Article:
The Wyoming Medical Center received the go-ahead Tuesday from the Natrona County Commission to obtain a loan to buy the Mountain View Regional Hospital.

The Wyoming Medical Center does not anticipate rate increases for its patients as a result of the approval of the $37,000,000 bridge loan, medical center spokeswoman Kristy Bleizeffer said after the meeting.

In April, the Medical Center announced it would buy the Mountain View Regional Hospital, which began as neurosurgical hospital after a bitter fight that started 15 years ago between a group of neurosurgeons and the WMC's administration.

The WMC hired Dr. Robert Narotsky in 1999 to bolster its neurosurgery program, and Narotsky in turned hired three other neurosurgeons. The WMC's administration initially allowed the neurosurgeons to recruit their own operating room team. The WMC's board of directors terminated that contract in October 2005. The neurosurgeons resigned their privileges the next month, began construction of Mountain View, and added more physicians.

In the April announcement, the Medical Center's CEO Michele Chulick said in a press release that the hospital will be able to expand with the acquisition of the 23-bed Mountain View from its affiliates Irving Place Capital and the surgical hospital's physician partners.

The two institutions appear to have buried the hatchet, according to Chulick's press release. “We are very excited about the additional services and presence that we will be able to offer through this acquisition."

Bleizeffer said negotiations about the acquisition began last fall, including discussions about how to pay for it.

The loan will become due by December 2019.

Bleizeffer said in the meantime the Wyoming Medical Center will find financing to pay off the bridge loan and buy the Mountain View Regional Hospital.


The loan process illustrates the relationships among the Wyoming Medical Center, Natrona County, and the board of trustees called the Memorial Hospital of Natrona County.

Until 1986, the county owned what was called the Memorial Hospital of Natrona County. That year, the county decided to get out of the hospital business and the nonprofit Wyoming Medical Center, Inc., was created with its own board of directors.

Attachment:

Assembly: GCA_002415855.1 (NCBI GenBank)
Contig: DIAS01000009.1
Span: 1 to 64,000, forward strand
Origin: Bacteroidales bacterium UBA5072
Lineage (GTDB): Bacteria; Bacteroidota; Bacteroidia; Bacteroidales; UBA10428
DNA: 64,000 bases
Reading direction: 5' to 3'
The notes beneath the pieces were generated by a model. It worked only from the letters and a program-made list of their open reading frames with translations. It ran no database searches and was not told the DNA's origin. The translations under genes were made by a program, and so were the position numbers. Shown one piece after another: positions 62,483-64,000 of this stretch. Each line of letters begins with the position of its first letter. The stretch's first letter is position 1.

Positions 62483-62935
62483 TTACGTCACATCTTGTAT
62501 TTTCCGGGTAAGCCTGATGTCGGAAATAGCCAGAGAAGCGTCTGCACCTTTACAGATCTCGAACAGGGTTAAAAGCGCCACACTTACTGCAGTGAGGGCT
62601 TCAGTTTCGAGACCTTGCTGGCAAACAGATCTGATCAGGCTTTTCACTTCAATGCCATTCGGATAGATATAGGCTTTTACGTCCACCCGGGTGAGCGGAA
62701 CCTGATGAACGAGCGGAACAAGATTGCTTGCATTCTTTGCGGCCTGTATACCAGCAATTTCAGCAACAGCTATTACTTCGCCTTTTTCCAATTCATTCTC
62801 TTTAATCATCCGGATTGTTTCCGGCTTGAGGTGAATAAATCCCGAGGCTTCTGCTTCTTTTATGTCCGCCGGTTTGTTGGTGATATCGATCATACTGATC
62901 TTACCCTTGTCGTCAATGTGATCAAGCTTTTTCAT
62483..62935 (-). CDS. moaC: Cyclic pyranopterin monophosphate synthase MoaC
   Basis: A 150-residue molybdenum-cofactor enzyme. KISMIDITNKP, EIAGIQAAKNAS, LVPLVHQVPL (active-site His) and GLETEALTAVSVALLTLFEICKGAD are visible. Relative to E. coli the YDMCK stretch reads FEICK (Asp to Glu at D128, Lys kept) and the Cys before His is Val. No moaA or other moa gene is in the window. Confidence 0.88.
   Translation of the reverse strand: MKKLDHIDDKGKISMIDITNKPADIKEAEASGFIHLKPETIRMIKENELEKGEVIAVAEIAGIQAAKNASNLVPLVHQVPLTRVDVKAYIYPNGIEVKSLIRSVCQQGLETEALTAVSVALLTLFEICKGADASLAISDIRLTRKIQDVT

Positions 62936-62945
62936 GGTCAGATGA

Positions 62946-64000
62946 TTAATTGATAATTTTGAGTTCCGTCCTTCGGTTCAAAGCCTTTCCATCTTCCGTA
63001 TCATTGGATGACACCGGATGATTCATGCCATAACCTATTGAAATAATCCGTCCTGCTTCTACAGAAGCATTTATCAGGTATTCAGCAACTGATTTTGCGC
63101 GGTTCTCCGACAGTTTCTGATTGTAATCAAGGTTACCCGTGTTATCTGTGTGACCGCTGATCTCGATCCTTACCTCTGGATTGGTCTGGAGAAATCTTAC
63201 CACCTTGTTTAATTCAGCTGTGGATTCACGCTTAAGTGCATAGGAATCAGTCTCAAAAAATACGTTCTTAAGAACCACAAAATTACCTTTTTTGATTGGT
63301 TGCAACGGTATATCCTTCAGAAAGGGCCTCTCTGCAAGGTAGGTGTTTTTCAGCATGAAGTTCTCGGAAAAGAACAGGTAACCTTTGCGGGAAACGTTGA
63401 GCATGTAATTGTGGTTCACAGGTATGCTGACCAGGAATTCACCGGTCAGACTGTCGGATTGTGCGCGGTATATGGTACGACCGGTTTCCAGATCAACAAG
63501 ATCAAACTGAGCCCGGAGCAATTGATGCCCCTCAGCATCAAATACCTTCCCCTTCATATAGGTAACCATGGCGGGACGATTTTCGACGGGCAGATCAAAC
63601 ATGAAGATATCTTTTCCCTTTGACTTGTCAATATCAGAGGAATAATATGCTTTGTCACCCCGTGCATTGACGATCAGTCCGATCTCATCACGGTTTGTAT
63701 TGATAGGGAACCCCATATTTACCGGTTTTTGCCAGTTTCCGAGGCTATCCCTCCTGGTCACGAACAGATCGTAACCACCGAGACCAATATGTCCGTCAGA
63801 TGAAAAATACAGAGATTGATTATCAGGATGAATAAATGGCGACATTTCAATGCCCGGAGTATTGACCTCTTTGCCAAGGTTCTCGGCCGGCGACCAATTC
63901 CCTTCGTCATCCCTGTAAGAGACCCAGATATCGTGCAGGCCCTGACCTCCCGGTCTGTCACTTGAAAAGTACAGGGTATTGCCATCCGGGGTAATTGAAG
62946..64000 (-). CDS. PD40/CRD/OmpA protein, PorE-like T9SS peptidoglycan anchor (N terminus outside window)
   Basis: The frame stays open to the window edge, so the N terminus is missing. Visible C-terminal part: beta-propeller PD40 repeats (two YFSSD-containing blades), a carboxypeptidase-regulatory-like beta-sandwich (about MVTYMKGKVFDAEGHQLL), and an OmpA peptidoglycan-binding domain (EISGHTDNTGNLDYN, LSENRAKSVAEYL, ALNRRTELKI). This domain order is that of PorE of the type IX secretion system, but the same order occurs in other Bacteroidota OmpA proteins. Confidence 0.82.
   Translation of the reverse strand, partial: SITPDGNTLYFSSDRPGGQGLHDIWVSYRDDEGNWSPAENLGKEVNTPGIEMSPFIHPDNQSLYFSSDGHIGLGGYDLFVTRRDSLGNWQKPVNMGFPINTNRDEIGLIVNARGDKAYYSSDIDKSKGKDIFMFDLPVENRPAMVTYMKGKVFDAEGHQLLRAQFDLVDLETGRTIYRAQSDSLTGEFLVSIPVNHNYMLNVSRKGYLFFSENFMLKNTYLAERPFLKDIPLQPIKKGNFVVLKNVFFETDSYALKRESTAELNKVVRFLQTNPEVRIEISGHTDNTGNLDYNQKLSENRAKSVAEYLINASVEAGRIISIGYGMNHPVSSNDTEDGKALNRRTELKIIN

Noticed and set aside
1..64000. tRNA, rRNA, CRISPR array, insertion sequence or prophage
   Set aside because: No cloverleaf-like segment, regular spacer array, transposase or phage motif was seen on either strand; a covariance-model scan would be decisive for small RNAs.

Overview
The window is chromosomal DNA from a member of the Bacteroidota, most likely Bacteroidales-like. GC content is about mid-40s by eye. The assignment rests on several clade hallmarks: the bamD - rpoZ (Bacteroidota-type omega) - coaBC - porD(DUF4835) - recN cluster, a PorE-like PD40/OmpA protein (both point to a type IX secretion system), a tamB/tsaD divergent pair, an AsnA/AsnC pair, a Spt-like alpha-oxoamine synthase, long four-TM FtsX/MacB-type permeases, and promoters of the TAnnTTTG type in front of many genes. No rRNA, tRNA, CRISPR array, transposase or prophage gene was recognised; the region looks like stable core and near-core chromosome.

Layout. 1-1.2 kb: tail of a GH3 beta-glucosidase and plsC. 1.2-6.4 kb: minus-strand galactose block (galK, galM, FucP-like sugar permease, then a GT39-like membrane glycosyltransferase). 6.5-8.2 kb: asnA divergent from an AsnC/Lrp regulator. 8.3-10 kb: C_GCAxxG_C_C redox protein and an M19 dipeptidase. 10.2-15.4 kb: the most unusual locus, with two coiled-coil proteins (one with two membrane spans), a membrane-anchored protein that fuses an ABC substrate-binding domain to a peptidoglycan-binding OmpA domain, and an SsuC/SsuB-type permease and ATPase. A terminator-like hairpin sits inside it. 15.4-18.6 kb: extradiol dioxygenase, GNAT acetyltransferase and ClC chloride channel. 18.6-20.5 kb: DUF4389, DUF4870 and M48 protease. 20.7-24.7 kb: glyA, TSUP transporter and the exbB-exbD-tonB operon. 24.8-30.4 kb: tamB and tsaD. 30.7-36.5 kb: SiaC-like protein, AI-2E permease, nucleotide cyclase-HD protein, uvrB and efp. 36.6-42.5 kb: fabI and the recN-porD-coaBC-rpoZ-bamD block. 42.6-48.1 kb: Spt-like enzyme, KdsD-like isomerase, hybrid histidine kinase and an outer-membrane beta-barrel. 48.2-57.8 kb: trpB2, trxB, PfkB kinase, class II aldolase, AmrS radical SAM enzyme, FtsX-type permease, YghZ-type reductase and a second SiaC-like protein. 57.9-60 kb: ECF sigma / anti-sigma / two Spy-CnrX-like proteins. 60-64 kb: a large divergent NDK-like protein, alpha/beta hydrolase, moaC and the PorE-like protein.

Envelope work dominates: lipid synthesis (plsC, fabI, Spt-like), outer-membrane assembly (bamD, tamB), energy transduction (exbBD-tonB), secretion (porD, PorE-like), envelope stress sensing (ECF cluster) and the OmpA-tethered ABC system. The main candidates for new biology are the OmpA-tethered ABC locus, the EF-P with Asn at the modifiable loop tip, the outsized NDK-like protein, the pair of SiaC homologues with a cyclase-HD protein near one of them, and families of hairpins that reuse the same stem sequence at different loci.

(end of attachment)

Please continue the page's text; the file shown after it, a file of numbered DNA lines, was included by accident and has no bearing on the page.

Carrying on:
However, the county still owned the physical plant of the hospital, which is mostly located in the 1200 blocks of East Second and East Third streets.

The nonprofit Wyoming Medical Center leases those county hospital assets, and the lease is monitored by the Memorial Hospital of Natrona County five-member board of trustees. The Natrona County Commission appoints the trustees.

The Wyoming Medical Center's lease requires its to provide charity care for those who cannot afford to pay, provide care for prisoners at the county jail, and to maintain the value of the county's hospital's assets. The value of those assets rose from $62.9 million in 1995 to $288.7 million in 2017.


With those relationships in mind, this is how Tuesday's deal played out:

The Wyoming Medical Center's board of directors, the Memorial Hospital of Natrona County board of trustees, and the Natrona County Commission gathered in a meeting room at the hospital.

Barbara Bonds of the Cheyenne firm Freudenthal & Bonds, P.C., detailed some of the aspects of the bond, saying Natrona County is neither morally nor legally responsible for paying off debt, because that is the responsibility of the Wyoming Medical Center, Inc.

The paperwork will be finished Tuesday, and it will be passed along to the Royal Bank of Canada to issue the loan.

Michael Persichitte of RBC Capital said the Wyoming Medical Center has a Moody's rating of A3, which is excellent for hospitals and especially hospitals of the size of the Wyoming Medical Center. The short-term bridge loan fits on a refunding bond from 2017, and a 2011 hospital revenue bond of $2,225,000, Persichitte said. "It's all meant to be net pledged revenues of the hospital.... We didn't try to do anything funky with it."

Then the three boards met in quick succession.

WMC Board Chairman John Masterson called that board's meeting to order to propose a resolution that "the Corporation (the WMC) in conjunction with the Hospital Board, has determined that it is in the best interests of the Hospital and the citizens of Natrona County that the County issue its 'Bridge Loan Promissory Notes (Wyoming Medical Center Project)'" for a $37 million loan to buy the Mountain View Regional Hospital.

That resolution passed unanimously, and the WMC meeting board adjourned.

The Memorial Hospital board of trustees was next, because it's the WMC's link to Natrona County. Board Chairwoman Serena Cobb called the trustees to order, and they recommended and unanimously approved a similar resolution.

Finally, Natrona County Commission Chairman John Lawson called the commission to order. Only the county, as the owner of the hospital assets, can approve the acquisition of debt by the Wyoming Medical Center. The commissioners recommended and unanimously approved -- commissioner Matt Keating was not present -- the resolution to authorize the bridge loan.

After those meetings concluded, the heads of the three boards and their lawyers, and those involved with the covenants, agreements and other documents stayed to sign the paperwork.

"Thank you all for the most expensive five minutes," Masterson said at the end of the meetings.

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